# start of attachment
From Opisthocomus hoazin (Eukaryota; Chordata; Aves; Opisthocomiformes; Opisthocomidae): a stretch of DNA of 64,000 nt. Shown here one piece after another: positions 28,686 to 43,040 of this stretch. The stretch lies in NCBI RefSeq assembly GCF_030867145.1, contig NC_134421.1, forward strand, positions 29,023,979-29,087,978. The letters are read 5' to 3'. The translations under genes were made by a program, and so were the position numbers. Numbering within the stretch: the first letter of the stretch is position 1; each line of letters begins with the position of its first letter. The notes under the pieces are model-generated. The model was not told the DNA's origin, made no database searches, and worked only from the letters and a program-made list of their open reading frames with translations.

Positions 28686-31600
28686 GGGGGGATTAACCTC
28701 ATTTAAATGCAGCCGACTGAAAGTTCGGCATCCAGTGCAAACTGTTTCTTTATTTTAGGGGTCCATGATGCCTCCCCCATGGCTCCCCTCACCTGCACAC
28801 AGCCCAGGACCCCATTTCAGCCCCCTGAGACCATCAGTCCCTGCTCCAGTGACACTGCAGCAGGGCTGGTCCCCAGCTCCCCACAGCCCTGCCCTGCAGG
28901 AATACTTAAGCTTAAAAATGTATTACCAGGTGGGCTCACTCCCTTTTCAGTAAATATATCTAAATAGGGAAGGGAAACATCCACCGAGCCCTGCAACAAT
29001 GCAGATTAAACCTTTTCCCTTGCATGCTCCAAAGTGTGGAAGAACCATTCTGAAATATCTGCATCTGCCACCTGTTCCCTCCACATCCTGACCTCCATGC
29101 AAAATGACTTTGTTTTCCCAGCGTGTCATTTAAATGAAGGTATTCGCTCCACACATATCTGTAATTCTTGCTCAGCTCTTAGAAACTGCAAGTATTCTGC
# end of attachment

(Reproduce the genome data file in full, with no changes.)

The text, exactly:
From Opisthocomus hoazin (Eukaryota; Chordata; Aves; Opisthocomiformes; Opisthocomidae): a stretch of DNA of 64,000 nt. Shown here one piece after another: positions 28,686 to 43,040 of this stretch. The stretch lies in NCBI RefSeq assembly GCF_030867145.1, contig NC_134421.1, forward strand, positions 29,023,979-29,087,978. The letters are read 5' to 3'. The translations under genes were made by a program, and so were the position numbers. Numbering within the stretch: the first letter of the stretch is position 1; each line of letters begins with the position of its first letter. The notes under the pieces are model-generated. The model was not told the DNA's origin, made no database searches, and worked only from the letters and a program-made list of their open reading frames with translations.

Positions 28686-31600
28686 GGGGGGATTAACCTC
28701 ATTTAAATGCAGCCGACTGAAAGTTCGGCATCCAGTGCAAACTGTTTCTTTATTTTAGGGGTCCATGATGCCTCCCCCATGGCTCCCCTCACCTGCACAC
28801 AGCCCAGGACCCCATTTCAGCCCCCTGAGACCATCAGTCCCTGCTCCAGTGACACTGCAGCAGGGCTGGTCCCCAGCTCCCCACAGCCCTGCCCTGCAGG
28901 AATACTTAAGCTTAAAAATGTATTACCAGGTGGGCTCACTCCCTTTTCAGTAAATATATCTAAATAGGGAAGGGAAACATCCACCGAGCCCTGCAACAAT
29001 GCAGATTAAACCTTTTCCCTTGCATGCTCCAAAGTGTGGAAGAACCATTCTGAAATATCTGCATCTGCCACCTGTTCCCTCCACATCCTGACCTCCATGC
29101 AAAATGACTTTGTTTTCCCAGCGTGTCATTTAAATGAAGGTATTCGCTCCACACATATCTGTAATTCTTGCTCAGCTCTTAGAAACTGCAAGTATTCTGC